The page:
The U.S. Food and Drug Administration has warned StemGenex Biologic Laboratories LLC (StemGenex) of San Diego, Calif; its owner/manager Rita F. Alexander and laboratory and medical director Jenny R. Galloway, M.D. about marketing a purported stem cell product without FDA approval and for significant deviations from current good manufacturing practice requirements, including some that could lead to microbial contamination, putting patients at risk.
“The potential health benefits of regenerative medicine have spurred major progress in stem-cell biology over the past several decades. But we continue to see bad actors exploit the scientific promise of this field to mislead vulnerable patients into believing they’re being given safe, effective treatments; when instead these stem cell producers are leveraging the field’s hype to push unapproved, unproven, illegal, and potentially unsafe products. This is putting patients’ health at risk. It’s also putting at risk the long-term viability of the industry and of effective products, when other operators are misleading consumers by marketing unproven therapies using claims of safety and benefit,” said FDA Commissioner Scott Gottlieb, M.D. “We support sound, scientific research and regulation of cell-based regenerative medicine. The FDA has advanced a comprehensive policy framework to promote the efficient approval of regenerative medicine products. At the same time, we’ll continue to take enforcement actions against companies that abuse the trust of patients and endanger their health with uncontrolled manufacturing conditions or by promoting so-called ‘treatments’ that haven’t been proven safe or effective for any use.”
The FDA recently inspected the StemGenex facility and found the company was processing adipose tissue (body fat) into stromal vascular fraction (SVF, a cellular product derived from body fat) for administration in a variety of ways, including intravenously, by inhalation, and directly into the spinal canal. StemGenex illegally markets the SVF product to treat a variety of serious diseases and life-threatening conditions, including Alzheimer’s disease, Crohn’s disease, Type I and Type II diabetes, fibromyalgia, spinal cord injury, chronic obstructive pulmonary disease, multiple sclerosis, muscular dystrophy, Parkinson’s disease, peripheral neuropathy and rheumatoid arthritis. StemGenex’s SVF product, which involves more than minimal manipulation of a patient’s adipose tissue, is regulated as both a drug and biological product. To lawfully market its SVF product, a valid biologics license must be in effect. While in the development stage, the firm’s SVF product may be used in humans only if an investigational new drug application (IND) is in effect. However, no such licenses or approvals exist for StemGenex’s product, and the firm does not have an IND in effect.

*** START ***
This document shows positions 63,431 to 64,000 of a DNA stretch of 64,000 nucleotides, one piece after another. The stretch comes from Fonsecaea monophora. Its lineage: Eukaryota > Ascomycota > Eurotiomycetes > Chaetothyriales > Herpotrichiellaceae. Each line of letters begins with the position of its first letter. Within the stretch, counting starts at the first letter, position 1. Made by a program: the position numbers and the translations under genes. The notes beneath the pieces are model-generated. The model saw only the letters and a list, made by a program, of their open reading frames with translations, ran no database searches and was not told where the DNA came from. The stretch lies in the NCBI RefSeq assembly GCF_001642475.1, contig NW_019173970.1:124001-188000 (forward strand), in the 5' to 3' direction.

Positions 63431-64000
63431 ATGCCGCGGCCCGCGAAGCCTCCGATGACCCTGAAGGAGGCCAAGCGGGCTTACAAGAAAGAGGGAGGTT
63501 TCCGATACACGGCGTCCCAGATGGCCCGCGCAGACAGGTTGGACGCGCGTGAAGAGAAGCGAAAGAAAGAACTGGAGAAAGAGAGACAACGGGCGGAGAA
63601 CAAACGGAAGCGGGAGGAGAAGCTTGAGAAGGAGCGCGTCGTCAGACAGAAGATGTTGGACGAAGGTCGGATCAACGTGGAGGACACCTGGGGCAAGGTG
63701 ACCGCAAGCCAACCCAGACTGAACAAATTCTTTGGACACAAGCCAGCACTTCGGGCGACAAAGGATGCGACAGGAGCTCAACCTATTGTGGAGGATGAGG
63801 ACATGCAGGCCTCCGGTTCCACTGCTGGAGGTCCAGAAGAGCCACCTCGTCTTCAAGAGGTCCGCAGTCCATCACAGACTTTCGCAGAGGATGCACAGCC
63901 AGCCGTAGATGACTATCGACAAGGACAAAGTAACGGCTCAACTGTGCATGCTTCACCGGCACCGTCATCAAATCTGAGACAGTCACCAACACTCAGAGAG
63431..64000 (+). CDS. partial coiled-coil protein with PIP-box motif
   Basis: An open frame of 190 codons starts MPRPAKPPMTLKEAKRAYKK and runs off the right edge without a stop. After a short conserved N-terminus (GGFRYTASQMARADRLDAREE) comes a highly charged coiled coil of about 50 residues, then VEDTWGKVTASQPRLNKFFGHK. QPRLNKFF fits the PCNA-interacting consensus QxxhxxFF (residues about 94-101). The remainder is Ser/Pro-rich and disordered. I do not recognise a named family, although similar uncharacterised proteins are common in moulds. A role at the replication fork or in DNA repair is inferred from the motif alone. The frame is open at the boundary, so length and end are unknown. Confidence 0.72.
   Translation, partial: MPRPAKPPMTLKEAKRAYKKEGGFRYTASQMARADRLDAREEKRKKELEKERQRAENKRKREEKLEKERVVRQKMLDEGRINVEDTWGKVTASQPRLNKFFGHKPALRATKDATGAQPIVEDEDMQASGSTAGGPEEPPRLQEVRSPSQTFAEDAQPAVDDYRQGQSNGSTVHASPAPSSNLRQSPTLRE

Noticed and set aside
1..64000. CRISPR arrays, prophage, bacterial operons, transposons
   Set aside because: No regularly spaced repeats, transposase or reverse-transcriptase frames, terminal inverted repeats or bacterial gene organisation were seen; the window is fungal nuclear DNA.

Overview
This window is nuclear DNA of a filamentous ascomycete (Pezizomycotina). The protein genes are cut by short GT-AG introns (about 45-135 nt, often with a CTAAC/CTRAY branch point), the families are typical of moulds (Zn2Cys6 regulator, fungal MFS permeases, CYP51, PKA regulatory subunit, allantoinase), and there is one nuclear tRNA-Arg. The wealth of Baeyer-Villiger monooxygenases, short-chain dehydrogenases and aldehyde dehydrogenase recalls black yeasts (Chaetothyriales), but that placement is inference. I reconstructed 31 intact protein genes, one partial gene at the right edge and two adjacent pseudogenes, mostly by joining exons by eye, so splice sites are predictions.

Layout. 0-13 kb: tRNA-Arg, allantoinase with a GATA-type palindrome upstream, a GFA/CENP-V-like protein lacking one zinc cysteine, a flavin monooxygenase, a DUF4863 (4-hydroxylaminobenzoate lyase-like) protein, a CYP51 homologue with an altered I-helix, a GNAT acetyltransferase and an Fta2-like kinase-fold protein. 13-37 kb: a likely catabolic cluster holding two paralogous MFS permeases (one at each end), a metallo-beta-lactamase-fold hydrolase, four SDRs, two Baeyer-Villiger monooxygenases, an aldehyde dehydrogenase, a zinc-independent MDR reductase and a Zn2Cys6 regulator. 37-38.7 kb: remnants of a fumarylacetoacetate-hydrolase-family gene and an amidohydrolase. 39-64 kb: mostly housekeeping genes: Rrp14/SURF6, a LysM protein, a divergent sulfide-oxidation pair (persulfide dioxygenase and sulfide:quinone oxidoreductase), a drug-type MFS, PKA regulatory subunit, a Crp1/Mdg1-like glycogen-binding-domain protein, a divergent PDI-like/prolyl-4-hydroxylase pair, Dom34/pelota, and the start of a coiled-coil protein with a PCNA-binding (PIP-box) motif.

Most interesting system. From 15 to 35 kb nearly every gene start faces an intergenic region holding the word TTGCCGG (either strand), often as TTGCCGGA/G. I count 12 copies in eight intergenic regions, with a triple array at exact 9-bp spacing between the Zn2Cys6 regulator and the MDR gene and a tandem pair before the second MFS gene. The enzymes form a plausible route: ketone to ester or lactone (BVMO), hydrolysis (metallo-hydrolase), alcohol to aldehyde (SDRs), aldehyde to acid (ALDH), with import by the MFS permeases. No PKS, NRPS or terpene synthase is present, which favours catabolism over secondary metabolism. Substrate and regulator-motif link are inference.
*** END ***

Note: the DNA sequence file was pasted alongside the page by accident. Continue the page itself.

During the inspection, FDA investigators documented evidence of significant deviations from current good manufacturing practice requirements in the manufacture of the SVF product; including unvalidated manufacturing processes, an uncontrolled environment, lack of control over the components used in production, and the lack of sufficient and validated product testing.
The FDA has requested a response from StemGenex, within 15 working days of the letter’s issuance, that details how the deviations noted in the warning letter will be corrected. Deviations not corrected by companies and owners could lead to enforcement action such as seizure, injunction, or prosecution.
Health care professionals and consumers should report any adverse events related to treatments with the StemGenex product to the FDA’s MedWatch Adverse Event Reporting program. To file a report, use the MedWatch Online Voluntary Reporting Form. The completed form can be submitted online or via fax to 1-800-FDA-0178. The FDA monitors these reports and takes appropriate action necessary to ensure the safety of medical products in the marketplace.